It pays to watch Sachin bat

As cricket fans, Indians or otherwise, putting aside worldly matters, you need to sit back and admire the legend.

Faras Ghani February 28, 2011

Critics have always argued that Sachin Tendulkar lacks the patience and fitness to go the distance, to hop over the final hurdle and to take India home when his team needs him to.

Often, in a long and entertaining innings, laced with timed boundaries sweeter than most rasmalai, the jog of the team physio is witnessed on numerous occasions. Dehydration, cramps, fatigue — Tendulkar experiences all en route milestones that don’t come as a surprise to anyone and records we all know he’d break.

But as cricket fans, Indians or otherwise, putting aside worldly matters, you need to sit back and admire the legend. Even if the vigil, oozing entertainment results in India losing, the criticism must be put aside for the thrills that Tendulkar provides while he’s in the middle, leaving onlookers in awe and bowlers in a state of trepidation. Tendulkar has made me spend a lot of money, he has forced me to fly halfway across the world, for it could have been the last time I’d be able to watch him bat.

Air travel isn’t getting any cheaper, a fact that dawned upon me when I booked my flight to Johannesburg for the 2009 Champions Trophy because it offered the delectable treat that was Pakistan versus India. Moreover, it offered a contest between Tendulkar and the star that was Mohammad Amir. Putting aside my patriotism, and the fact that Pakistan needed the points to progress, I wanted a treat.

For that very reason, I opted to catch every glimpse of the man himself, watching him work wonders with the bat and listening to that sound that is created the instance the leather hits wood. And watching the fright on the bowlers’ faces, as they wait anxiously and follow the ball’s path.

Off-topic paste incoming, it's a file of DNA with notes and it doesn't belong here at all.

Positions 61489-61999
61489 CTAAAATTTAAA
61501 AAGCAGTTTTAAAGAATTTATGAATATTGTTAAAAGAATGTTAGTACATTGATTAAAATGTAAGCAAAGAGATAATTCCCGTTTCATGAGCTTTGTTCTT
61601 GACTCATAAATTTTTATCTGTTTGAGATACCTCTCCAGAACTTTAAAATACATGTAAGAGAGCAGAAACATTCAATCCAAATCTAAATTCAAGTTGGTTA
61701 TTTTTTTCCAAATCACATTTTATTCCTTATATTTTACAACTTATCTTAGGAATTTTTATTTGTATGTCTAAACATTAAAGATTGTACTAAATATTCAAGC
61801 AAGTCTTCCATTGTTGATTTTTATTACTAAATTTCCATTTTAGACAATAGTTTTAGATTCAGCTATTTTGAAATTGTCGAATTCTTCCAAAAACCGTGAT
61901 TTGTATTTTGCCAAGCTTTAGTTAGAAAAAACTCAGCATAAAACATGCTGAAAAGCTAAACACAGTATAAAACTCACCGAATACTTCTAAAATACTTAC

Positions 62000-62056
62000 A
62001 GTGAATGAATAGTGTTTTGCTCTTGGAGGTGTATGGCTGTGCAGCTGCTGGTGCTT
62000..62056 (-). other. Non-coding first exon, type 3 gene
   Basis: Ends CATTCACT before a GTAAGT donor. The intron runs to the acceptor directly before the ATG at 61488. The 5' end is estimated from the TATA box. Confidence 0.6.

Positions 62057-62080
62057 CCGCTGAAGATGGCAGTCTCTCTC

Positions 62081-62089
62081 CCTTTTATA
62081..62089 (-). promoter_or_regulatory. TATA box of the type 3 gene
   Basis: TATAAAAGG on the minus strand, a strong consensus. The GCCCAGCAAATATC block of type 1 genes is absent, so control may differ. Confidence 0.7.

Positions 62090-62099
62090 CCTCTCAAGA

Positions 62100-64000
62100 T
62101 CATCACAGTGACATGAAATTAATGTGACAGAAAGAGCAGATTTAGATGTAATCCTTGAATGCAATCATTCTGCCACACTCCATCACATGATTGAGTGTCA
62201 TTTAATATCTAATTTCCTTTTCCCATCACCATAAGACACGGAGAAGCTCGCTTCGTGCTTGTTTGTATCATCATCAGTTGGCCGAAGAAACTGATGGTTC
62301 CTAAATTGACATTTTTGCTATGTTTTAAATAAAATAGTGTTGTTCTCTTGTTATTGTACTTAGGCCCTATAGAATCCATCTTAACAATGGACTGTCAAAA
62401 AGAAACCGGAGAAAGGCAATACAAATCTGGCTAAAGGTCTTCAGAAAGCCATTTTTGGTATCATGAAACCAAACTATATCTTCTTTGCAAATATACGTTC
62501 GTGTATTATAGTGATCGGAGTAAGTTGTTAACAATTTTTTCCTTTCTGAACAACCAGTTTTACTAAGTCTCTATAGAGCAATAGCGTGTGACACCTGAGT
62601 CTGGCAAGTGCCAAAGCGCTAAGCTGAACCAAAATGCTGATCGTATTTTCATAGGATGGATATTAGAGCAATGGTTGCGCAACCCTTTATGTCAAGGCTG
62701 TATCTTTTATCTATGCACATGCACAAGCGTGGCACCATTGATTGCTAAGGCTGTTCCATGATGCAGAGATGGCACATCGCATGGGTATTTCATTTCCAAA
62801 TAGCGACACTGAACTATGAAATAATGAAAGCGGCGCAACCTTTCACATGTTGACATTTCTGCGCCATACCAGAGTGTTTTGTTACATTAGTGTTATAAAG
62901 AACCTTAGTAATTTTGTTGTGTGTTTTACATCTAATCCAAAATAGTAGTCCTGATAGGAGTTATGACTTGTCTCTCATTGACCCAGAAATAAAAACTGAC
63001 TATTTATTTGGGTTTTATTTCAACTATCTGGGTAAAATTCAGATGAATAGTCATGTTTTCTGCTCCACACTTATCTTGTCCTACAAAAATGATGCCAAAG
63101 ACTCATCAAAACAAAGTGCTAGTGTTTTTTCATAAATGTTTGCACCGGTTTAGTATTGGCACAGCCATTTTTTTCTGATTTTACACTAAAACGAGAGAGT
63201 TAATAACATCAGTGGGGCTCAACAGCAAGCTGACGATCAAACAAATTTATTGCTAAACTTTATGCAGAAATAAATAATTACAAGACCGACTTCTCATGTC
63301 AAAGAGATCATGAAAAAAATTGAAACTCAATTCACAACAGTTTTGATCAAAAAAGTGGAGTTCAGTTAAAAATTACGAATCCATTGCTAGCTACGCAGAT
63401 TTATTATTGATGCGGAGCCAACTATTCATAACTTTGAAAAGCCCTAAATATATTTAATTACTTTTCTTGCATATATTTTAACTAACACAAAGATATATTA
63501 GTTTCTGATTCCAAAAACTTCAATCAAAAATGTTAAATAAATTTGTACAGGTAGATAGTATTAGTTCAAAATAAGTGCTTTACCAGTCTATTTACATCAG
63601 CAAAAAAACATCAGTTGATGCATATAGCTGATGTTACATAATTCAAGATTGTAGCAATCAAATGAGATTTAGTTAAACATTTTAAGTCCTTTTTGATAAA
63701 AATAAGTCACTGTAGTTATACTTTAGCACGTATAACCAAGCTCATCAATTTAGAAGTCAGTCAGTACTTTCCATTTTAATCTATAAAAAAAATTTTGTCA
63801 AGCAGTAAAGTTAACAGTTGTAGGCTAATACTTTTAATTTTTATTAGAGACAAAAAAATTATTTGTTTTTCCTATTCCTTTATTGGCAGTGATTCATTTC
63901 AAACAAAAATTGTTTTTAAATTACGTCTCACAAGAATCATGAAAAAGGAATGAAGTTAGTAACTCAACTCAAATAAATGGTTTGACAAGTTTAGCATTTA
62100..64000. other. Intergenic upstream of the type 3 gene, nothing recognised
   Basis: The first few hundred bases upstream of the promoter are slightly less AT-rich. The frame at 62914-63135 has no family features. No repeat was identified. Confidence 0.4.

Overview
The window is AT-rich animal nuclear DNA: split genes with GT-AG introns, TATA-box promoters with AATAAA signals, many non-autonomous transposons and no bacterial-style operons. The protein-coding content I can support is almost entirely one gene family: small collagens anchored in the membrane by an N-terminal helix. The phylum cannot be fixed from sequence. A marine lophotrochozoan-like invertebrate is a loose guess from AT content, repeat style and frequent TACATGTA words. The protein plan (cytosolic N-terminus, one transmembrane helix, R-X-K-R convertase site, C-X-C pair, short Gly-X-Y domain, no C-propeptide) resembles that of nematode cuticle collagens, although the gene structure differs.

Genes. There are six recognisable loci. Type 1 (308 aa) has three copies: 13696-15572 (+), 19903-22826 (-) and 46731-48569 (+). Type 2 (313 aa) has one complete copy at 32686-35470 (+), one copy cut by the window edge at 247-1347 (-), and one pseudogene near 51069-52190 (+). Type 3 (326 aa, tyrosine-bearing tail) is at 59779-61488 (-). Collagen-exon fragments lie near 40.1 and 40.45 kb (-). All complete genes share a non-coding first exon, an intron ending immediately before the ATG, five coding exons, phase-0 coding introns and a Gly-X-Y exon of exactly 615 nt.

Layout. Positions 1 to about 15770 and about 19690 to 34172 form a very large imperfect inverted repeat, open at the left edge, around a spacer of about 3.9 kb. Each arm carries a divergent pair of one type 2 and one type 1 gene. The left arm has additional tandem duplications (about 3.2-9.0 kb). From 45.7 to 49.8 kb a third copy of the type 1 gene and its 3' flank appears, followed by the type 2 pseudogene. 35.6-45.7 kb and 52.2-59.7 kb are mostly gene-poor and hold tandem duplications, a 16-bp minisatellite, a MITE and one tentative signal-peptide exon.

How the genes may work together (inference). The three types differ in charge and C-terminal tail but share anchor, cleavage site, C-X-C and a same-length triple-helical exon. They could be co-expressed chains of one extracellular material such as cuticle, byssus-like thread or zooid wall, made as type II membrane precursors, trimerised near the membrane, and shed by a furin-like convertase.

Standing 10 feet away from him, with only a practice net dividing us, I looked on as Gary Kirsten, India’s coach, chucked away at him with all his might: Short ones, overpitched ones and some at good length. The fairytale lasted 20 minutes. Every single hurl, and there must have been over a hundred, was greeted at the meat of the bat, not an inch higher or lower.

The calmness in his eyes was clear, the intent clearer. There was no big match pressure and he wasn’t dealing with swing, seam or sledging, but the level of concentration and the sweat trickling down his cheeks made up for the hammering that my wallet had received.

Tendulkar wasn’t able to impress the following afternoon, edging Amir as Pakistan breathed the hugest sighs of relief, and India went on to lose, just as they did in January 2006 in Karachi. But looking at him as he ignored the waiting fans because the training session was not finished, I wished independence had never come our way.

Published in The Express Tribune, March 1st, 2011.

Our Publications


Muddassir | 10 years ago | Reply I don't think anybody is questioning Tendulkar's achievements.. Or even comparing Inzimam's record to that of Tendulkar. Tendulkar is no doubt one of the most consistent batsmen in the world ever. If you read my previous post, he is a batting machine. My point is that even I never really enjoyed his shots as much as Lara, Richards, Saeed Anwar, Ponting... All of them had a better watchability factor & some shots would leave you in awe & class was written all over those shots. Tendulkar(for me) doesn't have that factor. He is a bookish sort of player. Other than that you can bet on him to play for your life & do good.
abhinav | 10 years ago | Reply No offense to my pakistani friends, comparing inzimam to tendulkar is laughable. Inzi showed some promises in his early days but couldn't realise them.
Replying to X

Comments are moderated and generally will be posted if they are on-topic and not abusive.

For more information, please see our Comments FAQ